Greatest line in an entire book of great lines is on this page, along with more evidence that the story isn’t gonna be waiting around for us. Over the course of five panels, Superman rescues the crew, escapes the sun, and returns to Earth to have a battery of exhaustive tests performed. Just when you think you’ve caught up to it, the gears shift, and it picks up even more speed.

(Pages 14-15)
“What a bizarre irony if the source of my powers winds up killing me, when everything else has failed.”

“If I hadn’t tried to steal fire from the sun, none of this would have happened. You risked everything to save my crew and me. But Luthor has used us to kill you.”

This is Morrison territory right here, the opportunity to assault us with a ton of new, cool ideas, and then discard them, like he’s sure he’ll have better ones later. Superman exposed to a lethal amount of stellar radiation is pretty inspired, as is the possibility of him gaining a couple new powers as a result. Don’t know if quintillion is really a word, but the spell check seems to ignoring it, and even if it wasn’t, it sounds perfectly logical coming from the weird guy in the Technicolor jacket. Leo Quintum appears to be Emil Hamilton crossed with Willy Wonka, and again, there’s a very obvious effort to surround the title character with people potentially as interesting as he is. Sure Quintum will become a much bigger part of the overall story, and from here, that looks like a really good thing.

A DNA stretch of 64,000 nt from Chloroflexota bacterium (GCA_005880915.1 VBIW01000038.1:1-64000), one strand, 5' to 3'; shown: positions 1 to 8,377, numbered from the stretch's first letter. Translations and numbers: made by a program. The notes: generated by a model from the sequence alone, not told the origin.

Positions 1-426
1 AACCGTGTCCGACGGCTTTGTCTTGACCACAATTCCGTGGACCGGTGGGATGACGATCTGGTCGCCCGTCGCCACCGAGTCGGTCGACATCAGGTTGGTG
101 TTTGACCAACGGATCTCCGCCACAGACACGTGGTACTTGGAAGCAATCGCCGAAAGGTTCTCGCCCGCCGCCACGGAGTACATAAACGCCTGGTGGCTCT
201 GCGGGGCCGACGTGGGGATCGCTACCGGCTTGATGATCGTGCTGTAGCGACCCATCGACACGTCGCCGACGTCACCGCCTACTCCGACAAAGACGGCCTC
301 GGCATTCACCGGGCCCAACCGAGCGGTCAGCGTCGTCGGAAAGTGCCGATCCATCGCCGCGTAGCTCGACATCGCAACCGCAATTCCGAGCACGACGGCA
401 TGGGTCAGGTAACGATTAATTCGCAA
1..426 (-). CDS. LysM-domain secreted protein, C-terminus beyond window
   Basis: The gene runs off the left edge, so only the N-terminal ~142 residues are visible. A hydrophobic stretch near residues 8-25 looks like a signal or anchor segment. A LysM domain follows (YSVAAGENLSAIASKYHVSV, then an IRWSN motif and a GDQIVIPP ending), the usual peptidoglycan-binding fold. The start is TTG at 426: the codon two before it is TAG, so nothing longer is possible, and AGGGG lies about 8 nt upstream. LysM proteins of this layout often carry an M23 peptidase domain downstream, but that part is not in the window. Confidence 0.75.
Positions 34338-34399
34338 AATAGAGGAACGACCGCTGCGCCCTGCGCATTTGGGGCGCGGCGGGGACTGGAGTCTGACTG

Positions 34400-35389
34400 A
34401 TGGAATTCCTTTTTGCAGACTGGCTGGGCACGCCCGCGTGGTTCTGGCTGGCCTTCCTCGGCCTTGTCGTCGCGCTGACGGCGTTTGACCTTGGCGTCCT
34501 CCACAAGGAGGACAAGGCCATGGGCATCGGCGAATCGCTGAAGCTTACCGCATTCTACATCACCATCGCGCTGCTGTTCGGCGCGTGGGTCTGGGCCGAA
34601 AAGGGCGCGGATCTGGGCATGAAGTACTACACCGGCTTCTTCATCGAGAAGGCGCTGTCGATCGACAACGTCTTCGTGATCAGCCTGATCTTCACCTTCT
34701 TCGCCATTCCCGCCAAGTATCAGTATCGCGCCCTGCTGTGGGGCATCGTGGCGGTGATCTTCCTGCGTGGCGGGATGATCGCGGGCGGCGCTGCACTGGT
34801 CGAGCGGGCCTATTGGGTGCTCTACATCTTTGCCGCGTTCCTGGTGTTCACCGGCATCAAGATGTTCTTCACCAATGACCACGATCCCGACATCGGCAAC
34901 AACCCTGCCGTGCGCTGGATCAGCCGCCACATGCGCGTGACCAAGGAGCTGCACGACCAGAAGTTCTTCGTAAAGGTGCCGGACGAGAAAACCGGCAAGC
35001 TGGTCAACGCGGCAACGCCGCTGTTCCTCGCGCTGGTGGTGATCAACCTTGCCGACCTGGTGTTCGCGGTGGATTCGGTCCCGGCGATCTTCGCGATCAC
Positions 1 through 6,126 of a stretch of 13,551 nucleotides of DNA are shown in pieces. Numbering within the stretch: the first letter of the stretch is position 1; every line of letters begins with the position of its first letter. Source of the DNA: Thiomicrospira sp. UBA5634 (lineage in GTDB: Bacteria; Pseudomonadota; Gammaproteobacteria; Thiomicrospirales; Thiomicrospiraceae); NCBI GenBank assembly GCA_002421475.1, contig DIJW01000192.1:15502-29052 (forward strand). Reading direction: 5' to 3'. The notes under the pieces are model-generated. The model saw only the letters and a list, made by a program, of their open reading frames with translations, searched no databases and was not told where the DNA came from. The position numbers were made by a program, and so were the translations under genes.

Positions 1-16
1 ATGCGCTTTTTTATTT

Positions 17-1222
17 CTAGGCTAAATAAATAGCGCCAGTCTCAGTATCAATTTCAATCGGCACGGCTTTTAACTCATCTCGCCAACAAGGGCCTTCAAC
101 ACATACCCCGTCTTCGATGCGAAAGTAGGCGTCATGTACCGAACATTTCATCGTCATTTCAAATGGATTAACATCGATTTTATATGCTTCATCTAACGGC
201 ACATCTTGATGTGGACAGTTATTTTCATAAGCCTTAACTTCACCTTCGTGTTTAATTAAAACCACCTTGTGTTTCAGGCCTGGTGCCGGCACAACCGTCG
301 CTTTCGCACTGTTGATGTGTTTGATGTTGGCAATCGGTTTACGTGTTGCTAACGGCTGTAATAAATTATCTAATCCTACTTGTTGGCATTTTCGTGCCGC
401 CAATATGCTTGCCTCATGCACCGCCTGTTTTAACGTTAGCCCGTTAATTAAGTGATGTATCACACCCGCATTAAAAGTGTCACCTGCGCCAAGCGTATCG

(Pages 16-17)
“I’m trying to escape from a doomed world too, Superman…It’s called the past.”

“We’re building outposts of tomorrow right here, in the now. You inspired it, Superman, all of this…And I promise we’ll find a way to save you. Or to replace you, if we have to.”

More new ideas, and more great lines as THE DNA P.R.O.J.E.C.T. and their mission is further outlined. We see Bizarro worker drones, Voyager Titans, nanonauts, and learn that Superman’s DNA reads like Bach. This is the kind of forward thinking Superman should really inspire, giving his presence on Earth much more relevance than that of flying police officer. Given eleven issues, Quintum likely will discover some way to save Superman, which would be quite the role reversal, a man so inspired by his bright example, that he actually rescues the world’s greatest hero.

(Page 18)
“Clark Kent is fired in ten seconds.”

Dope page, anchored by the image of a little boy speeding after his dog, and right into the path of an oncoming truck, as Superman glides in from the background, absolutely NO way he’ll get there in time. The positioning is all incredibly subtle, thereby making it quite brilliant. Only nothing is impossible, remember.